Observation 22731: Sutorius australiensis (Bougher & Thiers) Halling & Fechner
When: 2009-06-10
No herbarium specimen

Notes: an Australian “eximius” group.
these beautiful mushrooms looked a lot better before my brother stepped on them; it’s why you should never go mushrooming with a birder…

[admin – Sat Aug 14 01:59:09 +0000 2010]: Changed location name from ‘Cape Tribulation, QLD, Australia’ to ‘Cape Tribulation, Queensland, Australia’

Proposed Names

9% (7)
Recognized by sight
-12% (7)
Recognized by sight: Scabers on stalk?
41% (5)
Recognized by sight
73% (2)
Eye3 Eyes3
Used references: Sutorius: a new genus for Boletus eximius, Halling, et. al. Mycologia, 104(4), 2012, pp. 951–961.

Please login to propose your own names and vote on existing names.

Eye3 = Observer’s choice
Eyes3 = Current consensus


Add Comment
Australian Obs
By: Roy Halling (royh)
2016-02-21 19:52:55 CST (-0500)

Go to these Obs Deb: 104311 and 203246.

If you need a copy of the paper, just let me know.

By: Roy Halling (royh)
2016-02-21 18:59:35 CST (-0500)

Thanks Walt.
Deb: If you know what S. eximius look like, it looks the same on the outside. If you can see the DNA, it’s different.
Also found it with Ian in NSW.
Thanks for asking.

thanks Walt.
By: Debbie Viess (amanitarita)
2016-02-21 18:53:28 CST (-0500)

I’ll keep an eye out for ’em.

From Mycologia article by Roy Halling.
By: walt sturgeon (Mycowalt)
2016-02-21 18:25:25 CST (-0500)

Habit, habitat, distribution: Reported or observed among litter, on soil or sand in forests associated with Allocasuarina, Corymbia, Eucalyptus, Lophostemon, Syncarpia. Queensland.

what does this grow with?
By: Debbie Viess (amanitarita)
2016-02-21 13:50:02 CST (-0500)

we will be up in Queensland next month.

Good on ya
By: Roy Halling (royh)
2009-12-04 14:53:29 CST (-0500)

Noah. The leg is getting better. I should be off crutches soon. Thanks for asking.

By: Noah Siegel (Noah)
2009-12-03 23:01:34 CST (-0500)

Does it really matter what we call it? first of all mycology by the popular vote doesn’t always work… I go along the lines of calling stuff by the name that it is best know by – even if we know that it is wrong. But when stuff is renamed I will use it. IS that the best thing to do?
I learned eximius and chromapes both as Tylopilus and will continue to call them that until they get renamed, (I think that they are observation under both Leccinum and Tylopilus on this site) I think it’s better to say that this is something in the Tylopilus eximius group rather then just throw the Boletacea tag on it and have it go into the endless pit of unidentifiable blurry pictures of rotting boletes…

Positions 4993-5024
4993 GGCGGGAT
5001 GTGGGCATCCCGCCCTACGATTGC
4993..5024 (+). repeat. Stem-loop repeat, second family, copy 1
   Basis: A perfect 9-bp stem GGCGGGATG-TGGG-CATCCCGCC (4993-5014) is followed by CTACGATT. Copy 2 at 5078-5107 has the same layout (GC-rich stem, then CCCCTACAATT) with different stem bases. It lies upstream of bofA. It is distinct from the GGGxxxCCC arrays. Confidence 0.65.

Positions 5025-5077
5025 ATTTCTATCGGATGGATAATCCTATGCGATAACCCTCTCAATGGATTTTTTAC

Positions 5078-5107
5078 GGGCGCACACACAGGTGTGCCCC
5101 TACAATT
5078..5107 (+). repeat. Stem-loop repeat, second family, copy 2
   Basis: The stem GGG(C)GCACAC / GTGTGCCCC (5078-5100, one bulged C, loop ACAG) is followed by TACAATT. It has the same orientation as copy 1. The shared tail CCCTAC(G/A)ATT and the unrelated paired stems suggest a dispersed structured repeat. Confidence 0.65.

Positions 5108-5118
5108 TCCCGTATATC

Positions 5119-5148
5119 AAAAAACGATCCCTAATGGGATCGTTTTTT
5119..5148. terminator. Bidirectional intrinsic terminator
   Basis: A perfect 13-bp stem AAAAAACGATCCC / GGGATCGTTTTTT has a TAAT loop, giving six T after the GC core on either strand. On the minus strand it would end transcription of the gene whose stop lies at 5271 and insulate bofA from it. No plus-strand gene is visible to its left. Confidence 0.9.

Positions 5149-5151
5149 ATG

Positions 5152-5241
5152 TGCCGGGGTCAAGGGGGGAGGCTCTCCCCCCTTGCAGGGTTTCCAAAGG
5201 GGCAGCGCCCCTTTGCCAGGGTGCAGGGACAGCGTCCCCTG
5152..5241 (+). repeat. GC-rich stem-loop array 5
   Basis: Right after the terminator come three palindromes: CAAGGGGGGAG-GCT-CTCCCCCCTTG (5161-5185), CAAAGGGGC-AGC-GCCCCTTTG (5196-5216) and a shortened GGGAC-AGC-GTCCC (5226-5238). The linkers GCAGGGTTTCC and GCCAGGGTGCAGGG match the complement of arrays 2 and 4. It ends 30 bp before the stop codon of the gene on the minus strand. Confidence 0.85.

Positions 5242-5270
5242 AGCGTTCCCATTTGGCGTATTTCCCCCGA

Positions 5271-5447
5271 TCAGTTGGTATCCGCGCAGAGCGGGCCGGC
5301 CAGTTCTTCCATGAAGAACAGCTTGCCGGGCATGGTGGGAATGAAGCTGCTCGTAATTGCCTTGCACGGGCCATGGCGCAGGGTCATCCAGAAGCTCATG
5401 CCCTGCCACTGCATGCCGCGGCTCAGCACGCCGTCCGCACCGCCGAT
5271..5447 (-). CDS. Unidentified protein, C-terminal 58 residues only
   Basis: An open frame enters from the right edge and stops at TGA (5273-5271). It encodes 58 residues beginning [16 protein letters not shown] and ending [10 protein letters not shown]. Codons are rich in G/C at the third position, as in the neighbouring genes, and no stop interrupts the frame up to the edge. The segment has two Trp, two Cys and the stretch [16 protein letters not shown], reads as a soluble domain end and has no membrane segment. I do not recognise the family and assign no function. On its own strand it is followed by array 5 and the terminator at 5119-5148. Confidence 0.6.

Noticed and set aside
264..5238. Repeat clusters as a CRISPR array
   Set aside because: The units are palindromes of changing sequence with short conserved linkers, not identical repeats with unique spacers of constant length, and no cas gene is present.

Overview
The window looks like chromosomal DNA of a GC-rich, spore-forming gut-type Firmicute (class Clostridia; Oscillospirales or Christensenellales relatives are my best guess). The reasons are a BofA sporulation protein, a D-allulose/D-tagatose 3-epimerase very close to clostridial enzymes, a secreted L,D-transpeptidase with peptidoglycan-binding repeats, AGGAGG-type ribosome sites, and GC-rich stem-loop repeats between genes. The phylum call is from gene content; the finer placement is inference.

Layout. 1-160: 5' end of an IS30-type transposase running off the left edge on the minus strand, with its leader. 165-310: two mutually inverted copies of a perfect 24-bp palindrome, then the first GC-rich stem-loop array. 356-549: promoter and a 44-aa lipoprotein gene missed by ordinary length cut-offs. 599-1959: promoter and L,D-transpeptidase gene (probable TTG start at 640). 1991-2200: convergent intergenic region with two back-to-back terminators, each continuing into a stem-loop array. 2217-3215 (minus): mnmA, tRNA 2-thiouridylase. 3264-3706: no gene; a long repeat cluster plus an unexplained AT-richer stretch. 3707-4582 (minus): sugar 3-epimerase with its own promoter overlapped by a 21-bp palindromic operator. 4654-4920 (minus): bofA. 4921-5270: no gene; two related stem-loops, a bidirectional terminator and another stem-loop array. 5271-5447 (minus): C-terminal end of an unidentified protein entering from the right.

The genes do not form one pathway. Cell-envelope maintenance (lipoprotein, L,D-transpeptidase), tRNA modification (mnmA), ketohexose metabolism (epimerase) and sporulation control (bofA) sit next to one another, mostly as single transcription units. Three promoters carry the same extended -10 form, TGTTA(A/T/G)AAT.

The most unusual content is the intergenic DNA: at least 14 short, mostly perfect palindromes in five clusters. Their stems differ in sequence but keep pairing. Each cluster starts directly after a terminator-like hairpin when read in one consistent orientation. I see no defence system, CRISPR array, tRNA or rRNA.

I think that another problem with bringing stuff back to family level is we could be doing it with a lot more stuff then just this. For instance I know that Lactarius volemus is no longer a Lactarius and the fact that we have at least five species of “volemus” in eastern North America; now does that mean I should go and change all the L. volemus observations on this site to Russulaceae?

I don’t think that he even noticed that he stepped on it and I didn’t say anything. But even if I did… like Dan said, head in the clouds.

How is the leg?

I could spend several months,
By: Roy Halling (royh)
2009-12-03 22:03:54 CST (-0500)

more likely a few years, trying to comment re: your 1st 3 paragraphs.

I’m not sure I understand your 4th paragraph. Ever heard of the genus Royoungia?

By: Erin Page Blanchard (CureCat)
2009-12-03 20:45:52 CST (-0500)

You went there by bringing it up, haha. If it is called a Leccinum, then I end up thinking it is a Leccinum- if it is something else altogether, I want to know.

Rules and Regulations? I do not think this website has any specific rules and regulations, except those projected by the regular contributors…
I like that Leccinum and Tylopilus are listed as possibilities so that this observation comes up in related searches, but I was just baffled as to why some were voting in favour of genera which are clearly described below as not actually being the right placement for this mushroom.